Ultimately I I have found, much like others described here, that the best list is the disposable list that I can immediatley grab whenever I need to check something on it. But! My working/short-term memory is pretty terrible so I do have to have that list in an actual place other than my head.

After trying lots of different dedicated apps with varying degrees of failure, I finally figured out that the only thing I really truly need is a way to very quickly pull up the same text file so I can manage my notes in plain text with a very simple format, where I put two square brackets on the left side of a short sentence about the thing.

There are 2 possible states, DONE or NOT DONE. A thing can only be considered DONE when it actually says "DONE" inside the square brackets. Any other value inside the square brackets indicates some form of still being NOT DONE, and the value becomes a free-form shorthand reminder of why it's not done yet. Examples:

- [] this is an NOT DONE item (because there's nothing inside the square brackets)
- [DONE] this is a DONE item (because it says "DONE" inside the square brackets)
- [WTF?] this is an NOT DONE item that I have no idea what I need to do next (I usually put a question mark on the end to remind me that I need to dig deeper)
- [LATER] this is an NOT DONE item I'm not going to deal with today, but I want to remember it for later
- [WALLIS!] this an NOT DONE item because I'm waiting on somebody else (in this case it's my coworker)

By agreeing with myself that the only way a thing can be closed is when it actually says "DONE" inside the brackets, I gave myself permission (and freedom) to use whatever values I want when I need to keep a thing open for the next day. And because it's all in plain text, I don't have to fuss around with categories or cards or whatever. It gives my ADHD brain the leeway to type whatever I want to in that box instead of spending precious minutes trying to figure out what category it's supposed to fit in. When there are only 2 real categories - DONE or NOT DONE, any other value beyond those simply becomes markup. It's the only process I have been able to stick to in all my years of trying different methods.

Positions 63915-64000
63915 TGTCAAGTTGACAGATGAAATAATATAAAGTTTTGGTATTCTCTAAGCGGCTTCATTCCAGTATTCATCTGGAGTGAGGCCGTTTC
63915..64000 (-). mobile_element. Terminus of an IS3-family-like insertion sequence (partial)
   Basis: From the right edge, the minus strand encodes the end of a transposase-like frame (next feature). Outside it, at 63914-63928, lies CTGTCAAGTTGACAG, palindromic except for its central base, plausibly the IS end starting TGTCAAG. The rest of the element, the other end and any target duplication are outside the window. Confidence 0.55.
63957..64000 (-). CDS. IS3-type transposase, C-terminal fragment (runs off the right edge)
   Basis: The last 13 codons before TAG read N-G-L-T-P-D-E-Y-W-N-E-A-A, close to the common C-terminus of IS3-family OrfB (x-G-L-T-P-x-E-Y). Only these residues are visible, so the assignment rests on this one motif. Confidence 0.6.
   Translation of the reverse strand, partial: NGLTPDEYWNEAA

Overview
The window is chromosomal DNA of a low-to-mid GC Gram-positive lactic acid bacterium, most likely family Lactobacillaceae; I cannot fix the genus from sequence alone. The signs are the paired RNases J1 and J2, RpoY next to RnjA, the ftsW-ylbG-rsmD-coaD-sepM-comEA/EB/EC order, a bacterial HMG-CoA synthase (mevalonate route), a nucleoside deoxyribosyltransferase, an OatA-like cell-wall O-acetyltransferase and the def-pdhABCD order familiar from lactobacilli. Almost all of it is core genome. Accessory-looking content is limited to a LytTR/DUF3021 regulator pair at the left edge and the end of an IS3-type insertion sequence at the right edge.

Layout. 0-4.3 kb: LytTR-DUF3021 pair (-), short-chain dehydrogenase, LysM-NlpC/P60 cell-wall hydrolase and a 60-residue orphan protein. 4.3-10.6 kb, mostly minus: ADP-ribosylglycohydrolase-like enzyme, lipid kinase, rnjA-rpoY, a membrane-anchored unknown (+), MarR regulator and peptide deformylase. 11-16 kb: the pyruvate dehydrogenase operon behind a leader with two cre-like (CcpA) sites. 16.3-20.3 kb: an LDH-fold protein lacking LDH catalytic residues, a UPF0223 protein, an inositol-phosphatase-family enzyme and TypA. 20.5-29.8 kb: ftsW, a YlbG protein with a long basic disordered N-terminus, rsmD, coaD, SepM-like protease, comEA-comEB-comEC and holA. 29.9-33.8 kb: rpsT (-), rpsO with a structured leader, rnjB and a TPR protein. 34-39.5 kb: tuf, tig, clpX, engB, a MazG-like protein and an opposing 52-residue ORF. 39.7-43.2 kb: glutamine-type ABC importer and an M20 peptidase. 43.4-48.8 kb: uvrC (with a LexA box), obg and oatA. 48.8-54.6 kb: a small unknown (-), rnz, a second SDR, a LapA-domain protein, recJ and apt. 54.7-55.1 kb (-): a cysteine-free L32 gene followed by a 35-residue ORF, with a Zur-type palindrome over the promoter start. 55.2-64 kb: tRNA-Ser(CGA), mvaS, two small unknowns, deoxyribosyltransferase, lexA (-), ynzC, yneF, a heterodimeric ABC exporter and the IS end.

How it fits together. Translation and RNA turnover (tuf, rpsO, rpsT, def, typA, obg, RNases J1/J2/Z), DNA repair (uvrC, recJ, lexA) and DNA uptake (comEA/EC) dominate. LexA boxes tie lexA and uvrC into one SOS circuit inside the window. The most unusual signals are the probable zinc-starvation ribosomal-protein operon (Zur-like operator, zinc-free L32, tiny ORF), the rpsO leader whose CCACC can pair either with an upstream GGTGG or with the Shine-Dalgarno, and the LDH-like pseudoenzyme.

This system works well with any text editor, but I use a free windows app called FlashNote (developer's website) expressly for this purpose. I like FlashNote because it's extremely basic, can be configured to float on top of all windows, and is easy to set up a hotkey to call it up at any time so I can add or update a to-do (I use [ALT] + "s" to call the app, and [ESC] to minimize it to my task tray). The application let's you manage your notes with folders and subfolders if you want, which I sometimes do for little snippets of text I want to re-use, but the main thing I use it for is maintaining my single daily file of to-dos.
posted by Doleful Creature at 11:07 AM on August 9, 2021 [12 favorites]

I use a to do list not because I'm trying to "hack" my productivity or whatever, but because my brain is swiss cheese (even more so during the pandemic) and if I don't write things down they will fade into nonexistence in my brain with a worrying quickness. It's also why I am a compulsive note taker.

I have definitely fallen victim to the "the right tool will save me" mentality, though. However, I've realized as I mature in my career that the problem I am trying to solve is the one I don't have the authority to solve: my time is over-accounted for in terms of the many needs at my organization that I and my team are expected to fill. (I run the marketing team in an org with a broad scope of programs, products, and services.) There are large chunks of my own time that I don't really have control over, and between the constant new and ongoing projects I am expected to manage, not writing anything down would be a true recipe for disaster. A to do list is a natural function of that.